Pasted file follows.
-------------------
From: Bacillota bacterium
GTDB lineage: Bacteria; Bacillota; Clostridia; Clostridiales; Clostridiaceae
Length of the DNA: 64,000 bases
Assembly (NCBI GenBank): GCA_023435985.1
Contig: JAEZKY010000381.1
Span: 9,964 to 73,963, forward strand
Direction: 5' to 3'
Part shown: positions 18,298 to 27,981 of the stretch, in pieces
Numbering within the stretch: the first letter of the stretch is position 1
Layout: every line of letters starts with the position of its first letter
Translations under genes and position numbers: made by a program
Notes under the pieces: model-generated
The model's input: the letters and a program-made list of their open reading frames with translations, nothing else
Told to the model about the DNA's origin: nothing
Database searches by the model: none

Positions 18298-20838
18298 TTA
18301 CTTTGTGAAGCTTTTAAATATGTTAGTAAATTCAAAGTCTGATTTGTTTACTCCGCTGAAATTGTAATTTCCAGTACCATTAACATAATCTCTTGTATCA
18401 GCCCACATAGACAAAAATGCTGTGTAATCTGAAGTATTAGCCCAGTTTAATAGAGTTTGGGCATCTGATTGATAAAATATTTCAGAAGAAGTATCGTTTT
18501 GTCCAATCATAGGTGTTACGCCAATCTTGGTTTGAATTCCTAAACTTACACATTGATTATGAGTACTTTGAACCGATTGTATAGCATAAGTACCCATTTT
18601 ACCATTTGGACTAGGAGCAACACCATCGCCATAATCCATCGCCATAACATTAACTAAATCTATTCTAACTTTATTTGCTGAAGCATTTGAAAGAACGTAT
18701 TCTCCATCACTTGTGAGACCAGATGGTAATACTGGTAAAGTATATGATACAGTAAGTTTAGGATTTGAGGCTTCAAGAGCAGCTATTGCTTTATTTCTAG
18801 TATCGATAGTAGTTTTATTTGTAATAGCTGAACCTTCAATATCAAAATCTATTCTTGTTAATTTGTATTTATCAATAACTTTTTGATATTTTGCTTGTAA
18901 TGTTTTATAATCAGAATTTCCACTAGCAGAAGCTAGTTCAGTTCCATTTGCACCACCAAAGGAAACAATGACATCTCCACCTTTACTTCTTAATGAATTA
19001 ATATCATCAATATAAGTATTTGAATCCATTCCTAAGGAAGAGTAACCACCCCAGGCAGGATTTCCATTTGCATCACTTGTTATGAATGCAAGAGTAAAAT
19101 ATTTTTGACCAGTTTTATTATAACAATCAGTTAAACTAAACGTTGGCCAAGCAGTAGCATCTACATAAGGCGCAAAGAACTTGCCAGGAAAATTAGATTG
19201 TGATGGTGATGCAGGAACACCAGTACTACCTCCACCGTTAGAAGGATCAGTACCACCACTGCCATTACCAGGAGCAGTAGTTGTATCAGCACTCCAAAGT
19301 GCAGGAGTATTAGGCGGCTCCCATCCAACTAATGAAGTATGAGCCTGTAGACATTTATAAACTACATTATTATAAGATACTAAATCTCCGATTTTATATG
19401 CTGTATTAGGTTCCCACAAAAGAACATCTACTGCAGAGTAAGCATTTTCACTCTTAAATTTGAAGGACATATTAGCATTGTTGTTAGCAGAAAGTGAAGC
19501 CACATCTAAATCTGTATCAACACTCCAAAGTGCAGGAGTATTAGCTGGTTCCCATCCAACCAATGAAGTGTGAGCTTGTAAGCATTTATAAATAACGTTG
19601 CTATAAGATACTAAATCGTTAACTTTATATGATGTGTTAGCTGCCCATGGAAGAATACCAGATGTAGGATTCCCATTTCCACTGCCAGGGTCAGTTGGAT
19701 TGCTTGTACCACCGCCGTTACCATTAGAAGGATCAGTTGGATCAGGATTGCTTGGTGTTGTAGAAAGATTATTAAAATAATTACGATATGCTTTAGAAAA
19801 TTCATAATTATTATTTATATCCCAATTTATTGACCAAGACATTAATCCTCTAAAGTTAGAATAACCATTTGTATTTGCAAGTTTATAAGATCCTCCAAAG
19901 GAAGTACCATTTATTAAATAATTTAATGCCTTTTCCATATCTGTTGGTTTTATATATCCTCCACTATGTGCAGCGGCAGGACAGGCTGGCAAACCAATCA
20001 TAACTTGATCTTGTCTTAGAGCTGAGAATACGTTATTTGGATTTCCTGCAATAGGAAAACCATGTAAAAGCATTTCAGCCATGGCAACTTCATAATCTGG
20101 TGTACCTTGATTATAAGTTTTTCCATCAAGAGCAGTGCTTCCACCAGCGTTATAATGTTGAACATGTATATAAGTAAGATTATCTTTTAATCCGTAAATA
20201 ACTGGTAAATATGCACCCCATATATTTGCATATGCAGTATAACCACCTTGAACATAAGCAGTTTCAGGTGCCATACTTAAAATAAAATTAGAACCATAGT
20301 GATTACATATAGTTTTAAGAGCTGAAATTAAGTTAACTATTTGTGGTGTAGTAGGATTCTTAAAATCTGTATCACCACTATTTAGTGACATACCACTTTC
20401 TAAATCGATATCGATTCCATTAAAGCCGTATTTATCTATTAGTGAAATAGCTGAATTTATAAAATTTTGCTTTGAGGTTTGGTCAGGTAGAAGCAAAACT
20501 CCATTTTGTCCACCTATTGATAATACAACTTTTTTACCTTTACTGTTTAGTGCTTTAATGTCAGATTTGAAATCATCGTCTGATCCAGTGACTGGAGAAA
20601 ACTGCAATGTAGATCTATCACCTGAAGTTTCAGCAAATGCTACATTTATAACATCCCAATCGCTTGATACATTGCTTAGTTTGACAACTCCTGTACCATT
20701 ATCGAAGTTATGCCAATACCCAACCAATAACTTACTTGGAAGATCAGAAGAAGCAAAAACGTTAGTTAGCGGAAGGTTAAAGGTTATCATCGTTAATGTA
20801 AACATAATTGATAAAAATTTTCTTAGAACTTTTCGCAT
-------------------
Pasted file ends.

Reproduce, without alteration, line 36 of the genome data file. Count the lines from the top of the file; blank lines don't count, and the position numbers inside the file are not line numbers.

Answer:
20101 TGTACCTTGATTATAAGTTTTTCCATCAAGAGCAGTGCTTCCACCAGCGTTATAATGTTGAACATGTATATAAGTAAGATTATCTTTTAATCCGTAAATA